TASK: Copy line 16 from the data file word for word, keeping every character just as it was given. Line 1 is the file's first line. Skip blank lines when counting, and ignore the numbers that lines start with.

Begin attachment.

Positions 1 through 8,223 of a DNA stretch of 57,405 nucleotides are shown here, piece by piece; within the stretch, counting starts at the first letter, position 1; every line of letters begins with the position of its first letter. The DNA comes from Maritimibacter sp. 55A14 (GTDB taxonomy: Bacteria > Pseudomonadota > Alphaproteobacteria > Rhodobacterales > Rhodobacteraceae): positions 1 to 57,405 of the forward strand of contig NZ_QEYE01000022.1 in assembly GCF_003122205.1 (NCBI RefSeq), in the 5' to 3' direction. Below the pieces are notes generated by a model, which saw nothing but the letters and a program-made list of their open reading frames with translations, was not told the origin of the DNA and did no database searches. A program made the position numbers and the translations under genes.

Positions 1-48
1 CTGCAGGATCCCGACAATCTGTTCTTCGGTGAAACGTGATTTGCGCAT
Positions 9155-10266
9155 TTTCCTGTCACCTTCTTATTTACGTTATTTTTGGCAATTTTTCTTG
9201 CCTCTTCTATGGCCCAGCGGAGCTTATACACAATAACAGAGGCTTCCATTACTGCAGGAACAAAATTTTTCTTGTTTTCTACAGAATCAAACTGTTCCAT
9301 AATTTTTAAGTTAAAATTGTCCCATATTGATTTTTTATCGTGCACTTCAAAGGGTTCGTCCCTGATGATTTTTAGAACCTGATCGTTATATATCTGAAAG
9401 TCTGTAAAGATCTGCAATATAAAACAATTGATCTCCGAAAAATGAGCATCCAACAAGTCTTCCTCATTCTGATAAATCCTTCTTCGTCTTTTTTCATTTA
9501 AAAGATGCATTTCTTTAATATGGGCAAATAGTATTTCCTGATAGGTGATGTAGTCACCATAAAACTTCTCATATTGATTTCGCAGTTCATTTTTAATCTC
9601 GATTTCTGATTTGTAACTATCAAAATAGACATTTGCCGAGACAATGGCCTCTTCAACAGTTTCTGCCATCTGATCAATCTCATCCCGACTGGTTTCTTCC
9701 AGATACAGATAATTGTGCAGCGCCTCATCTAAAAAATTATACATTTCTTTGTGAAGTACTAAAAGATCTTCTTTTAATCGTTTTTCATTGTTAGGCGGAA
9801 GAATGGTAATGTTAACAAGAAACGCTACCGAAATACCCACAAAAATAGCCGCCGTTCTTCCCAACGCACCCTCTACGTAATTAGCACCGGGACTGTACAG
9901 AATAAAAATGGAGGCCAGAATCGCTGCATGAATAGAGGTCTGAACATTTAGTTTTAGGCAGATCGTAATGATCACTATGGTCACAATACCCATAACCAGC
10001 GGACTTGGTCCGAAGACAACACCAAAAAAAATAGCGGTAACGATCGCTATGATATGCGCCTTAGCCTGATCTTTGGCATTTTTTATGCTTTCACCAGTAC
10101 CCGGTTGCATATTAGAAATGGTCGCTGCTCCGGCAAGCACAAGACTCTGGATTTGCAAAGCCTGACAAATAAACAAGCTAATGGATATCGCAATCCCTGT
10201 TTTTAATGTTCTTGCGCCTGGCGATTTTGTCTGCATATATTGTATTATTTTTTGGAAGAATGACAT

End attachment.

10201 TTTTAATGTTCTTGCGCCTGGCGATTTTGTCTGCATATATTGTATTATTTTTTGGAAGAATGACAT